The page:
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Gates discusses terrorism with Indian leaders

By Ed O'Keefe

By The Post's Pentagon correspondent Craig Whitlock:

NEW DELHI -- Defense Secretary Robert M. Gates praised India for showing "statesmanlike" behavior by not retaliating against Pakistan after the 2008 Mumbai hotel attacks but said the United States was not directly involved in trying to broker peace between the two nuclear-armed rivals.

On a two-day trip to New Delhi, Gates on Tuesday met with Prime Minister Manmohan Singh and other officials to bolster U.S.-Indian military ties and discuss a joint approach to combating al-Qaeda and regional terrorist groups.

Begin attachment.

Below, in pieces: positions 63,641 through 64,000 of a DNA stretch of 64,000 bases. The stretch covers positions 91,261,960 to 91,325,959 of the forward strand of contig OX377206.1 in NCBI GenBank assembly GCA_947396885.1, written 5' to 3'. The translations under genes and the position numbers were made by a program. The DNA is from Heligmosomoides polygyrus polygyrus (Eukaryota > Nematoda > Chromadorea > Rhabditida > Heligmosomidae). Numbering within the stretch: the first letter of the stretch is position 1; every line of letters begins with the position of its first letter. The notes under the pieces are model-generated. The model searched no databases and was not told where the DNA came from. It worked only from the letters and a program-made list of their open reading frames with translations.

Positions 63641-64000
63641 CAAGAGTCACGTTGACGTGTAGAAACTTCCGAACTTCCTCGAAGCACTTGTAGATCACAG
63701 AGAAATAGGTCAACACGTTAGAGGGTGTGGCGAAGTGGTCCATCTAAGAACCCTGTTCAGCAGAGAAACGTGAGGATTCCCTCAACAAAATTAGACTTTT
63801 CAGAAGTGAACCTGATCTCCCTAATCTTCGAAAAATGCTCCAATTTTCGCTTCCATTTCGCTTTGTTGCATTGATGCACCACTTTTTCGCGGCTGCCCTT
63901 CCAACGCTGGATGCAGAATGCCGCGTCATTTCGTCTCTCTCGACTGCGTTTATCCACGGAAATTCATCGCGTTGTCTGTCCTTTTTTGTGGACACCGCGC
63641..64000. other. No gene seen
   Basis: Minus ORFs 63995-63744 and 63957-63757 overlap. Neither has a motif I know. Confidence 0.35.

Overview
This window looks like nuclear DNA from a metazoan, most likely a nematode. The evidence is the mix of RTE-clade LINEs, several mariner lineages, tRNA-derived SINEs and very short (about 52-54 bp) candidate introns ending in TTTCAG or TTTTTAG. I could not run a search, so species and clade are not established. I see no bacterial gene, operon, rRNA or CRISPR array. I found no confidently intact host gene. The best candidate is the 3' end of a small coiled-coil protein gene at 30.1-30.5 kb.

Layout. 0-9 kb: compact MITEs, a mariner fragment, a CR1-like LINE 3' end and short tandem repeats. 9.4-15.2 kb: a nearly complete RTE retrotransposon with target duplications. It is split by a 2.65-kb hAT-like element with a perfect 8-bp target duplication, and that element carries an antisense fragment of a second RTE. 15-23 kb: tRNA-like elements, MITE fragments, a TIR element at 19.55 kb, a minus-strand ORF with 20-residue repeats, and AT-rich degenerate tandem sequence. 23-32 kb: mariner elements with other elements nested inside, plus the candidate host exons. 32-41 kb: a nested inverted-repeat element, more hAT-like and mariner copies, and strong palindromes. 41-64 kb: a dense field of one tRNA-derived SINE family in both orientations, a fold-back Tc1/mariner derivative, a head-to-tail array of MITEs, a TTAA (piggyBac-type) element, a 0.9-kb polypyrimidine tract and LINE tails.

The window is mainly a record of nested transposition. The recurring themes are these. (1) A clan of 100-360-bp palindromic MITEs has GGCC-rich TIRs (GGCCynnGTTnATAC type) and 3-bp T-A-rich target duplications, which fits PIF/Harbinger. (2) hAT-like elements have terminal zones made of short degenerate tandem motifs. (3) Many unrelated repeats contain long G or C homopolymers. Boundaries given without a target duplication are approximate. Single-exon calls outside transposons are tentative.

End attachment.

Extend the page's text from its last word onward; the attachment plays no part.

Last month, Gates warned U.S. lawmakers that al-Qaeda was providing "targeting information" to Lashkar-i-Taiba, a Kashmir-based terrorist group, in hopes of triggering a war between India and Pakistan. On Tuesday, the defense secretary delivered a similar message in person to Indian officials, describing al-Qaeda as leading a "syndicate" of terrorist groups in the region, including Lashkar and Taliban factions in Pakistan and Afghanistan.

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By Ed O'Keefe  | January 19, 2010; 1:30 PM ET
Categories:  Administration  
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